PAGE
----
A new survey has found that almost a quarter of Gauteng residents have been a victim of crime in the past year.
Conducted by the Gauteng City-Region Observatory (GCRO), the Quality of Life Survey (QoL) 2013 questioned 25,000 people to find satisfaction levels with governance in the province.
“This third survey by the GCRO is probably the largest ever survey of social attitudes in Gauteng, with a sample of 27,493 respondents, and is accurate to ward level.”
“This remarkably powerful dataset has been analysed and mapped at city-region, city and ward level, to give both overview results and fine-grained ward-level comparisons,” said GCRO executive director, Professor David Everatt.
Lesedi, Mogale City, Merafong City, Tshwane and Gauteng all showed an upwards trend in crime, with Lesedi up from 15% to 26% between 2011 and 2013.
Meanwhile, 25% of Tshwane residents reported being a victim of crime in 2013, against the Gauteng average of 23%.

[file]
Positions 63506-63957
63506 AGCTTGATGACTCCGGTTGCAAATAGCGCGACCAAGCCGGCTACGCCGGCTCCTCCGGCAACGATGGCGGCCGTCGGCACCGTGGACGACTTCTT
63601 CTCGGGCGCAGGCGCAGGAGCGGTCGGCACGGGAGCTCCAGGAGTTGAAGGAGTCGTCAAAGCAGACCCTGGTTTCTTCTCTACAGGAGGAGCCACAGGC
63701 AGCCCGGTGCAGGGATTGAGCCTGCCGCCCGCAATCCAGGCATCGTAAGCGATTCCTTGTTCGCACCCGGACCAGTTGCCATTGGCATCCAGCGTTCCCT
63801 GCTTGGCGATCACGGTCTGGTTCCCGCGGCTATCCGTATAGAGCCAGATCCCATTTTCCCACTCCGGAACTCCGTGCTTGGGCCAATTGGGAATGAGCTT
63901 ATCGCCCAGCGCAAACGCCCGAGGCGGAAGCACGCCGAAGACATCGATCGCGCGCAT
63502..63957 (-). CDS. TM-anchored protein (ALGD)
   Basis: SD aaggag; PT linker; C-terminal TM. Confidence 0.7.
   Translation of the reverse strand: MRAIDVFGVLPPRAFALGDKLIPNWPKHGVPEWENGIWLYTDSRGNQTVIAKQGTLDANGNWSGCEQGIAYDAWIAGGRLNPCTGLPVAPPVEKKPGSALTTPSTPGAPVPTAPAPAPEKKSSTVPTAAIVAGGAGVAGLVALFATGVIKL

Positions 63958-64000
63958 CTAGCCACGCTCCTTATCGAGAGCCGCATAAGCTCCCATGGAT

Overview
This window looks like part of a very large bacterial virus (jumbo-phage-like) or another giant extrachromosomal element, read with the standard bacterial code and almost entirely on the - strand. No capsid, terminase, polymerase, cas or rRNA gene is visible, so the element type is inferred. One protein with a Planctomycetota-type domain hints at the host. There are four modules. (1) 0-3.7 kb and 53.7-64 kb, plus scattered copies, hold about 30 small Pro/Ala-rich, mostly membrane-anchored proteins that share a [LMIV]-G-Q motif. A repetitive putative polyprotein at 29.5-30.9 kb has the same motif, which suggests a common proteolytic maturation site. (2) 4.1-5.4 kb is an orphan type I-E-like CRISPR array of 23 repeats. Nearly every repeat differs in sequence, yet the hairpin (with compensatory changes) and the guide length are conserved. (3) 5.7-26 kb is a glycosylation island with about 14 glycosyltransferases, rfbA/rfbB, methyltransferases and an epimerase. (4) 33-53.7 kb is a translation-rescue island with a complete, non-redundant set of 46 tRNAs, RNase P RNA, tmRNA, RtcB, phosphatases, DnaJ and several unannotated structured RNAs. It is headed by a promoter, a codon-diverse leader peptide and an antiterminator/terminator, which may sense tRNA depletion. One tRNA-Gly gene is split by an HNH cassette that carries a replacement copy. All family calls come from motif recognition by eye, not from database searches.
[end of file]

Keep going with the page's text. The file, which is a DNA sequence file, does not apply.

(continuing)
Midvaal, however, saw a reduction to 19%, from 33% in 2009, while Randfontein was perceived as the safest area with only 18% of respondents reporting being a victim of crime over the past year.
Westonaria, (63%), Emfuleni (62%), Randfontein (56%), Lesedi (54%), Merafong (53%), and Johannesburg (51%) have the highest perceptions that crime has worsened.
Further responses from those surveyed indicate that 12% of Gauteng residents feel unsafe or very unsafe walking the streets during the day – a figure which skyrockets to 68% at night.
The highest proportion (19%) of residents in the Westonaria municipality feel unsafe during the day, while Emfuleni residents (82%) feel most unsafe at night.
In March, a report released by the Mexican research group Seguridad, Justicia y Paz (Security, Justice and Peace), revealed Cape Town to be the most violent city in South Africa.
With 51 murders per 100,000 people, Cape Town ranked as the most violent city in the country for its 3.7 million residents – and the 20th most violent in the world.
In April, a United Nations report noted that South Africa has managed to more than halve its murder rate, from 64.5 per 100,000 people in 1995, to 31.0 (16,259 murders) in 2012 – however, the country remains the 8th most violent, and the most violent in Africa.